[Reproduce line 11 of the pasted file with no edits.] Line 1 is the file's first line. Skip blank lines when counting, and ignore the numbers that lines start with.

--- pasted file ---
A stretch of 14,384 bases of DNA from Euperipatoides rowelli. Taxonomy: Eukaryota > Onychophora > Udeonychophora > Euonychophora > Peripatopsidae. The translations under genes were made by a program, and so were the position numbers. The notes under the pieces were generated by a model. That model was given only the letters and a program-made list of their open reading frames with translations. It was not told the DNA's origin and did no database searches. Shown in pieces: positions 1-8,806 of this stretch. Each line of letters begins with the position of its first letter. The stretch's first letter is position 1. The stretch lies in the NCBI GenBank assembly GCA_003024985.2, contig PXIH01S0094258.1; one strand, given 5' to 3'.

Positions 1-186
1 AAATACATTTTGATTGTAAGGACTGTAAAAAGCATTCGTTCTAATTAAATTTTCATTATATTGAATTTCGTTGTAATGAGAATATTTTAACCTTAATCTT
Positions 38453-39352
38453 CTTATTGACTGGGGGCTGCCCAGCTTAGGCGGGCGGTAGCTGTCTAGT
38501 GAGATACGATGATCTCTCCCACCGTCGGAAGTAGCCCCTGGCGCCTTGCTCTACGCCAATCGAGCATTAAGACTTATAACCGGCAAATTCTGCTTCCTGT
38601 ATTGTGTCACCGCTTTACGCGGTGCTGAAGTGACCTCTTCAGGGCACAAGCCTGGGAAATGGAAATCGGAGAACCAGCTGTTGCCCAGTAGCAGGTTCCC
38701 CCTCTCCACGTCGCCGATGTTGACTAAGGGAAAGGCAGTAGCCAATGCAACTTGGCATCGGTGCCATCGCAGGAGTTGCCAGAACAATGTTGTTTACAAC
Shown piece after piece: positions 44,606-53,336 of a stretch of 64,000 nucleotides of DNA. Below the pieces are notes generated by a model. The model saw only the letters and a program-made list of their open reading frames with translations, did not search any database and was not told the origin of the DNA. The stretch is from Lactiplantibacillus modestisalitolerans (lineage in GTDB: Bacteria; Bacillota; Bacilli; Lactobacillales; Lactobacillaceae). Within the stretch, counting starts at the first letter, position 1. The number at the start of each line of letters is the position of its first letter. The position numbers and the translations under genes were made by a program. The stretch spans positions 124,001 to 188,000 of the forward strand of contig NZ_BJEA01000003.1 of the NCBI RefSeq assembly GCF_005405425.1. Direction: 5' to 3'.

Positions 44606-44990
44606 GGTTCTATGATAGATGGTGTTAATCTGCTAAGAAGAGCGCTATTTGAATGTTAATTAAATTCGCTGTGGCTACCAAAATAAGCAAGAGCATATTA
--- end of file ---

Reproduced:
44606 GGTTCTATGATAGATGGTGTTAATCTGCTAAGAAGAGCGCTATTTGAATGTTAATTAAATTCGCTGTGGCTACCAAAATAAGCAAGAGCATATTA